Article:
Biography can be dull but Monica Kulling brings to life the story of Margaret Knight while still letting the facts of her life uphold the story.  David Parkins illustrations are detailed and full of character.  They bring richness to the text and information collected by Kulling.

This non-fiction selection is a great addition to any library.  Teachers will find the material helpful for units on early North America, and inventors and inventions.  Definitely worth purchasing for a K-8 collection.

Rating:  excellent

Loon by Susan Vande Griek and Karen Reczuch

Early in June baby loons hatch.  Over the next year, they grown and learn and mature.  Susan Vande Griek tells the life cycle of  the loon in this beautiful poetic picture book.  Karen Reczuch’s paintings are lovely.  The information about loons is detailed and descriptive.  I wish there might have been a way to tell more about how people can put baby loons at risk when they are hatchlings but perhaps it would have broken the poetry of the telling.  A book worth having as loons are such a well-known symbol of Canada.

Rating: very good

Picture a Tree by Barbara Reid

Barbara Reid captures the varied seasons and shapes of trees in this visual and textual poem.   I approached this book with caution knowing that perhaps it got chosen because the committee were fans of her work but this one belongs on the list.  My only critique is of the text about mid way, it seems to lose flow for a time, still this is a wonderful, beautiful picture book.  I will be interested to see if children love it as much as I do. Worth adding to your school library or home collection.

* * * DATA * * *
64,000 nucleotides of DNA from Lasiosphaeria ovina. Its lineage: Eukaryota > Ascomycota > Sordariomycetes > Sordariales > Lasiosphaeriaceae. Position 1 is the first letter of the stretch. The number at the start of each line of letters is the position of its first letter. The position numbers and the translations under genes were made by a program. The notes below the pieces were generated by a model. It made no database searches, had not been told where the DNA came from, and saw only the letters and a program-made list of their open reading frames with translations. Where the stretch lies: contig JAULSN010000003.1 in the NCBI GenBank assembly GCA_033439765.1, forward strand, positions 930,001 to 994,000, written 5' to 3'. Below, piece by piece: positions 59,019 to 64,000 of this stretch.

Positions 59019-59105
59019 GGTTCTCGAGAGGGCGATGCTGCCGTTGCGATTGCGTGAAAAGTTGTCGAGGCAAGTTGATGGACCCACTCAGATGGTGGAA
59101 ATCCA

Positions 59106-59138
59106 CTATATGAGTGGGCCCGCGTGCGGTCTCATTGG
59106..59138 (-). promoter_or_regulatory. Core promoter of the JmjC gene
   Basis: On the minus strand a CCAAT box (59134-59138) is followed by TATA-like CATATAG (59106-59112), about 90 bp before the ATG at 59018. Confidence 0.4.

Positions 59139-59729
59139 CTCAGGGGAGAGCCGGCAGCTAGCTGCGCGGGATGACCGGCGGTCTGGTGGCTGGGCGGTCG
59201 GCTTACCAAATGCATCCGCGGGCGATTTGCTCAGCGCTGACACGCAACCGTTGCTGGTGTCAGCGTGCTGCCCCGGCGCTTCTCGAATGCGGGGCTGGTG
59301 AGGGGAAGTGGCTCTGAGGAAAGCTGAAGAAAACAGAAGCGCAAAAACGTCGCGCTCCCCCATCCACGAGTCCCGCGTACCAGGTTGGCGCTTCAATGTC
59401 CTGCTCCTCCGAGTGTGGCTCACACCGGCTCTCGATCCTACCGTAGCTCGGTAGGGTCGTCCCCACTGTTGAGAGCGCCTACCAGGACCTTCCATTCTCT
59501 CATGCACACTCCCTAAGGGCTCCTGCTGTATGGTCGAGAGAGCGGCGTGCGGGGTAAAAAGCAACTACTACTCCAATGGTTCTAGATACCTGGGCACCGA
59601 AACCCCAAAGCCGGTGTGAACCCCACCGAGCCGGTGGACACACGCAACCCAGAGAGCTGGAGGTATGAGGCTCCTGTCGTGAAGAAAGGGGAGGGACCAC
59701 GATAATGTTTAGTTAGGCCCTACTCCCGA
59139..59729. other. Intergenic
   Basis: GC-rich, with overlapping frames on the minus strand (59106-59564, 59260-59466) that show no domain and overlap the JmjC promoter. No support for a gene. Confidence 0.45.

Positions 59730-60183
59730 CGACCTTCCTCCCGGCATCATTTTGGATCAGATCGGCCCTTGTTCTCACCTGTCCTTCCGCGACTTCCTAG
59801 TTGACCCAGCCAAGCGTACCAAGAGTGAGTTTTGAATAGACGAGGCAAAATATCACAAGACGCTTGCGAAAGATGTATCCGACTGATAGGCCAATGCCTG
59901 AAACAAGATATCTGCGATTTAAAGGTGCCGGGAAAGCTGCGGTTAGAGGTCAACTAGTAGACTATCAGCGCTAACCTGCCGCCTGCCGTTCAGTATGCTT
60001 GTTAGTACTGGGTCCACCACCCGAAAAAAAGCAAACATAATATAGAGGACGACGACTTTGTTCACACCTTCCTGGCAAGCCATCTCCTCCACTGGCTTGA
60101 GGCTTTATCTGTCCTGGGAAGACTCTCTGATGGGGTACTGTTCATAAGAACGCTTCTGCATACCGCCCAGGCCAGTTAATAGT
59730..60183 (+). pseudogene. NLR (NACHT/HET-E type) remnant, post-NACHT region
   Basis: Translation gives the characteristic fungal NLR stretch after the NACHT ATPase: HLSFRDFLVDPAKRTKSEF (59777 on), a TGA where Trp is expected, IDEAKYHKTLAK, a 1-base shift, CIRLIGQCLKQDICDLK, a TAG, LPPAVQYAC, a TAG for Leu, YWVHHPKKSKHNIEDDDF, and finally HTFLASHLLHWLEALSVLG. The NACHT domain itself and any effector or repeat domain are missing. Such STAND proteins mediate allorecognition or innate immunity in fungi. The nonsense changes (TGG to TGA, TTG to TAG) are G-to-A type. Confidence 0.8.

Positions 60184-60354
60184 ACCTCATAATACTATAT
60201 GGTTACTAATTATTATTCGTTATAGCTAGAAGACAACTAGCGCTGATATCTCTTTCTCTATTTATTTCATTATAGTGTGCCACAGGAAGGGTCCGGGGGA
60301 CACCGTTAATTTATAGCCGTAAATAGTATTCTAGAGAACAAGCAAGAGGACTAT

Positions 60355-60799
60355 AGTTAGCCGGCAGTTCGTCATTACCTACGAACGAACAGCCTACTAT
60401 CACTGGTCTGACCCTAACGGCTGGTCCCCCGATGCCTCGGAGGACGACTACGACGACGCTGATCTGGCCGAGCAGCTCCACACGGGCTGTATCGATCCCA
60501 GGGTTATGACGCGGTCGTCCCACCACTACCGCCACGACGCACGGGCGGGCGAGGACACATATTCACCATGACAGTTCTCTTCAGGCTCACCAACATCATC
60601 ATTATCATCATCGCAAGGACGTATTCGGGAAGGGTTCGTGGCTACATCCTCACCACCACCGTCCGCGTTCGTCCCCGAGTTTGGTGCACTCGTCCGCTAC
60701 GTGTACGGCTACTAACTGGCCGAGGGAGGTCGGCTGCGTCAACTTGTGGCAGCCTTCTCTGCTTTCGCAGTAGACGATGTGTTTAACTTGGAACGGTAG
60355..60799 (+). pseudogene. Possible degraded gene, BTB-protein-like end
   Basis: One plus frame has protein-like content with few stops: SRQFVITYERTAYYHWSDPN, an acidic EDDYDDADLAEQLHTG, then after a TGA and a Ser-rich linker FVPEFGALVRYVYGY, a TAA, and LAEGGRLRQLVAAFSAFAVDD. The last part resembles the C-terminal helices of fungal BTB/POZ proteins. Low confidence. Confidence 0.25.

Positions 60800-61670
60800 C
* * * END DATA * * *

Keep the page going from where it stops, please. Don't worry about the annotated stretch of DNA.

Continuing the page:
Rating: excellent

Small Saul by Ashley Spires

Small Saul was born for the sea when the Navy won’t take him. He counts on pirates to make him at home.  Things don’t work out quite as well as Saul would hope as he isn’t tough and crazy about treasure. Still Saul and his pirate friends learn that all kinds of skills and aptitudes can be appreciated.

Ashley Spires has written and illustrated this light-hearted and whimsical story of a boy finding his way and learning how to make a contribution. Although the book could be used to teach lessons about appreciating each others differences, it is not preachy or didactic. A good addition to the K-8 library.

Rating: very good

Tooter’s Stinky Wish by Brian Cretney and Peggy Collins

Tooter is a skunk with a problem.  Tooter can not make stinky spray.  After much trial and error, research and thought, Tooter is ready to give up.  Then Tooter meets a bug.  Will his new friend be able to help him?

Brian Cretney’s story is light-hearted and somewhat in the style of Melanie Watt’s Scaredy Squirrel.   Peggy Collins’s illustrations take the story from average to very good.  I found the story a bit didactic and will be interested to see how children like it.  I think it is a story which may play very well.

Rating: very good


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Filed under children's lit, education, library, reading